If the past three months have taught us anything, it’s that creativity not only can, but must, live beyond the bustling flagstones of Soho and Shoreditch.
Now that we’ve all mastered the etiquette of the teams hand raise and confirmed that we do indeed have lives outside of work (despite trying to cover all evidence of them with fancy virtual backgrounds), isn’t it time to concede that ideas don’t come from locations, but from people?
As the creative director and co-owner of a Create Health, a specialist healthcare marketing agency in Bristol, I’ve long extolled the virtues of this West Country city. It’s a place where you can lose hours in spectacular parks or strolling along harbourside walkways. It’s also home to a rich creative culture that goes far beyond Banksy and Brunel. With Cheddar Gorge on my doorstep and the coast a 40 minute drive away, now, more than ever, I’m appreciating the freedom that being outside the M25 affords me.
“Don’t you feel like you’re a bit behind everything?”
There’s an odd idea that everything starts in the capital and that we provincials are small minded laggards. You only need to turn on the news to see that this simply isn’t the case.
In recent times, Bristol has been the focus of national – and indeed global – movements for change. From Greta Thunberg’s address to Bristol’s Youth Strike 4 Climate in February to the recent Black Lives Matter protests that saw Colston’s statue hurled to the bottom of a river, I’d say we’re not only part of, but at the forefront of, some of the country’s most important discussions.
There are other benefits, of course, to thinking outside the Big Smoke. I probably don’t need to tell you that while lockdown has pushed house prices into a ‘deep-freeze’, searches are up for rural areas and smaller towns. Families are looking to escape to well-connected locations where they can bag a little more outdoor space and perhaps an AGA for all that home baking we’ve been up to recently.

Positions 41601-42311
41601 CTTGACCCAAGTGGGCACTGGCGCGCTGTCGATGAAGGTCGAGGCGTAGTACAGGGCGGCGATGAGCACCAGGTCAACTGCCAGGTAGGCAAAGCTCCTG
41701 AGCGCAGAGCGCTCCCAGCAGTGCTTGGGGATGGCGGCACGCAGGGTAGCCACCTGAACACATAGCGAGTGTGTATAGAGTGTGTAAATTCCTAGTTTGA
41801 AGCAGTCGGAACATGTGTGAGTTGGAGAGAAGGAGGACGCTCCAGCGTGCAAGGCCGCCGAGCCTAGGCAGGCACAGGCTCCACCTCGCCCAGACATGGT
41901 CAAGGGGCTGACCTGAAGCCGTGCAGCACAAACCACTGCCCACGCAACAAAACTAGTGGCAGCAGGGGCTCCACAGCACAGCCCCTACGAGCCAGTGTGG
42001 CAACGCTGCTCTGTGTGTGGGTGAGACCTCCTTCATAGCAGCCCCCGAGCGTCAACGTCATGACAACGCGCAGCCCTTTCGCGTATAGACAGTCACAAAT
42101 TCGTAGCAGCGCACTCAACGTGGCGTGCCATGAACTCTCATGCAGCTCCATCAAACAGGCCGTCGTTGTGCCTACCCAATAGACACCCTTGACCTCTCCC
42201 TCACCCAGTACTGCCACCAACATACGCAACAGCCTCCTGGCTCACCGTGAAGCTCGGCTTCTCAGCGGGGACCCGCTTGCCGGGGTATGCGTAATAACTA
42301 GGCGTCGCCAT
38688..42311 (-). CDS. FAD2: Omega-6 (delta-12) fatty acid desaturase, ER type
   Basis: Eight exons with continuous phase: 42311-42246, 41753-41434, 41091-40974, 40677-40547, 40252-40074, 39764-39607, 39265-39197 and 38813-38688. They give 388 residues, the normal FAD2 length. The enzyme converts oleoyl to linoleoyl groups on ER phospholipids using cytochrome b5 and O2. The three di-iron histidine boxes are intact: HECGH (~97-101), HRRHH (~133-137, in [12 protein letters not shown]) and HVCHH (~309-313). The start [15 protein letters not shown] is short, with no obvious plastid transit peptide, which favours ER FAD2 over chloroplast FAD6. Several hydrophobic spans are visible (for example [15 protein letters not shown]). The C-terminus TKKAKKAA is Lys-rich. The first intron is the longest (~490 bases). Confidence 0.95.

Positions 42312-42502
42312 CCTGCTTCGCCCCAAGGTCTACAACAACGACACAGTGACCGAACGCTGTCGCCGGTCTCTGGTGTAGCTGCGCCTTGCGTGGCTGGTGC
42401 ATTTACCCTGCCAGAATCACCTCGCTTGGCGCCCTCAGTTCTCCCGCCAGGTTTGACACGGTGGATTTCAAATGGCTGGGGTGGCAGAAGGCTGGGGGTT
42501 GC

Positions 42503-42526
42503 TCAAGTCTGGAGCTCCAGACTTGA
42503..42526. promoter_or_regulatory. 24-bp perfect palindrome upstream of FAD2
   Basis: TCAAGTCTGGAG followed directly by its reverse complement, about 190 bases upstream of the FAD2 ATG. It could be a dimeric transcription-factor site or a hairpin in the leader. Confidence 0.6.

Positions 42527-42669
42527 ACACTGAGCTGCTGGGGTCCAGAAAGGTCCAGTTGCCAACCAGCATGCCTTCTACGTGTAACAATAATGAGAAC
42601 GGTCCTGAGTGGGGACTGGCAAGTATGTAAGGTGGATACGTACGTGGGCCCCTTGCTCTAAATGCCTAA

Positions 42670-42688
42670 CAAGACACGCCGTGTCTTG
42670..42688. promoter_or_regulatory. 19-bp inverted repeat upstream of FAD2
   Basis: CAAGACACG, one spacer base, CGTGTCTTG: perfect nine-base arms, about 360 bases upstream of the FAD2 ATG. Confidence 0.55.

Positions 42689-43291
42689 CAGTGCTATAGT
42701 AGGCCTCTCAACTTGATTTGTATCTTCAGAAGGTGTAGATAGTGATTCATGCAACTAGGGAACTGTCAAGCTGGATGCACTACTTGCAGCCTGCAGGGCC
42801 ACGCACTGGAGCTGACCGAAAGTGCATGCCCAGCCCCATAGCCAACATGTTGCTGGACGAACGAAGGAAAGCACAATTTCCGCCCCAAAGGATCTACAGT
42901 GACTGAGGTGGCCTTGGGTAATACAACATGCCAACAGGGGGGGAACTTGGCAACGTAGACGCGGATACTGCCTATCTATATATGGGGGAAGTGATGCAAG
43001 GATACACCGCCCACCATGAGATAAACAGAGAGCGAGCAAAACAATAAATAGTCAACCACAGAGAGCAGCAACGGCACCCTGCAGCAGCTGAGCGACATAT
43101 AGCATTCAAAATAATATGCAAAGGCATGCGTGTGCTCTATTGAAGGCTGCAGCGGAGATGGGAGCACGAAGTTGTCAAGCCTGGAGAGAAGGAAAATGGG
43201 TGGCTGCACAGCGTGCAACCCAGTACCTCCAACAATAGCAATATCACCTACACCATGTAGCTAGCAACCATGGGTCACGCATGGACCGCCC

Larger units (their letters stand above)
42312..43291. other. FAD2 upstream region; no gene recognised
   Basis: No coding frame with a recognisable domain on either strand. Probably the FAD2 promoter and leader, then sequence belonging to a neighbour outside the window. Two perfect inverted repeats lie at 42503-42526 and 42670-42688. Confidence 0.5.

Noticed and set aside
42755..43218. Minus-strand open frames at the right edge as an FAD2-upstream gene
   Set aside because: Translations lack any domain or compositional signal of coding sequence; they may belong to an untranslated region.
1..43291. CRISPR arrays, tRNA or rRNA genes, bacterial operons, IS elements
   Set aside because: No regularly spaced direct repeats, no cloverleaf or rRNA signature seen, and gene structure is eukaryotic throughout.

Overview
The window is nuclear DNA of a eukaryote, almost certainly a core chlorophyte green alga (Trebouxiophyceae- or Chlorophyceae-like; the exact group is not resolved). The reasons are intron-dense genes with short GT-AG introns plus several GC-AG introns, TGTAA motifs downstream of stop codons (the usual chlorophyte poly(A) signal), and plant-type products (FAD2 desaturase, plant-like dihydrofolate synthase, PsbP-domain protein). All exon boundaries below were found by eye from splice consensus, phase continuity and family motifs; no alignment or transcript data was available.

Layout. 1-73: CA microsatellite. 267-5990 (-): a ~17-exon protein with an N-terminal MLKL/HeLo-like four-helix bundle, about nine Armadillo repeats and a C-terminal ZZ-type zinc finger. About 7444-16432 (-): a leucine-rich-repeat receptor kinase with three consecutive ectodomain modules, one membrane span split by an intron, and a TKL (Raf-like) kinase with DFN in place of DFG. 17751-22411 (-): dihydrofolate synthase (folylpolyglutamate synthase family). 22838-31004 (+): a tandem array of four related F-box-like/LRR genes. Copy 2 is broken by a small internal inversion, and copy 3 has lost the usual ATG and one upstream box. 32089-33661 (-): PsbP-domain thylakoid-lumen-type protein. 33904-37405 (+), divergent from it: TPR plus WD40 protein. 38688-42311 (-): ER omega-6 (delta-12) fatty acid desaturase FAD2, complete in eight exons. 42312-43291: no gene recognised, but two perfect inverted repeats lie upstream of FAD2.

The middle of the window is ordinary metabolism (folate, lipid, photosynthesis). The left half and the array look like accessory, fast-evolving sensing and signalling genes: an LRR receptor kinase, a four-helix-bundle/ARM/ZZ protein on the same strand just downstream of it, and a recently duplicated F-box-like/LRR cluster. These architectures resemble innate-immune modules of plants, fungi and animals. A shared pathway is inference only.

There’s great thinking beyond London
Believe it or not, people don’t magically lose their ingenuity upon exiting Zone 6, they take it with them and join exciting agencies based elsewhere – in places that work better for their families and their health.
This isn’t necessarily a new trend, as Gen Y and even Z continue along their career paths, health, happiness and purpose have all been placed firmly at the top of their key decision drivers. What is interesting is that it often takes a big life event to stop people and get them reflecting on what they truly want. Covid-19 has definitely been that event for many, and as a result of both the restrictions of lockdown, and widespread voluntary redundancies schemes we’ve been in-undated with talented individuals looking for a new workplace to call home.
The exciting realisation for Create Health however, is that we can not only pick from the best of this bunch, we don’t need them to suddenly up sticks and move Bristol (until they feel ready or want to). Working from home has finally proven to the many ‘office traditionalists’ out there, that you can trust your employees to work remotely and in many cases they are more productive. Meaning now more than ever you should hire based on skills and cultural fit – not where they are geographically based.
Food for thought
Today, in-between a Zoom chat with a US brand that’s embraced our belief that creativity is key to driving better health outcomes – a book review with a talented Art Director I poached from London – and an exciting conversation with a client that’s about to make a massive breakthrough in Alzheimer’s, I’ll enjoy a picnic lunch with my two boys in our local park.
Bristol is a wonderful place to be – or as we say down here, gurt lush.
Phil Blackmore, creative director at Create Health